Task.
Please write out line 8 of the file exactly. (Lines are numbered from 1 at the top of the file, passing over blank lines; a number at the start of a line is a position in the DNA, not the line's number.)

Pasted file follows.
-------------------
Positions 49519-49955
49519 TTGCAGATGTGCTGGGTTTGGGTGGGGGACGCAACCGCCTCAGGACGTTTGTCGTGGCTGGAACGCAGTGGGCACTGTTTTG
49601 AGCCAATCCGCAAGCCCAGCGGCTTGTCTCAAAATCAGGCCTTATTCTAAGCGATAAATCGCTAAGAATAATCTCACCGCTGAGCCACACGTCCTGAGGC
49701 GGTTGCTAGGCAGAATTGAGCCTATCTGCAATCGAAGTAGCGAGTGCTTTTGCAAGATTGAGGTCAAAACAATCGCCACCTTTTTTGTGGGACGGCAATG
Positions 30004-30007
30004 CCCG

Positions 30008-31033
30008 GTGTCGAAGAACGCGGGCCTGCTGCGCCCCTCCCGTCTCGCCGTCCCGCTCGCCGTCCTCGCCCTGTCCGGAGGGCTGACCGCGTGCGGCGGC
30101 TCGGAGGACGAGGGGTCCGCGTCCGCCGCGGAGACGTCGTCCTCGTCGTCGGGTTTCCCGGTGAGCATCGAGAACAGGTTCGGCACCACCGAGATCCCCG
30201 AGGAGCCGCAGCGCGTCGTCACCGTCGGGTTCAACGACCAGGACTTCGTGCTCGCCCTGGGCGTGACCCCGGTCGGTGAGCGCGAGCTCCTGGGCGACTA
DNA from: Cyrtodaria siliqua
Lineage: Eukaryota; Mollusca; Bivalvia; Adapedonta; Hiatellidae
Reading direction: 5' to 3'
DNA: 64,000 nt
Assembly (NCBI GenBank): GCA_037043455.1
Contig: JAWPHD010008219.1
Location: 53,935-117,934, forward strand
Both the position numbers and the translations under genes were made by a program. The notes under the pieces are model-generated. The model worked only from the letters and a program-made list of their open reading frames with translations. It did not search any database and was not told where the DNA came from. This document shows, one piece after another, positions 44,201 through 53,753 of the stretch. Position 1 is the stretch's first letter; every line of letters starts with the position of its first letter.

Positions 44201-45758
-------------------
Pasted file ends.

30008 GTGTCGAAGAACGCGGGCCTGCTGCGCCCCTCCCGTCTCGCCGTCCCGCTCGCCGTCCTCGCCCTGTCCGGAGGGCTGACCGCGTGCGGCGGC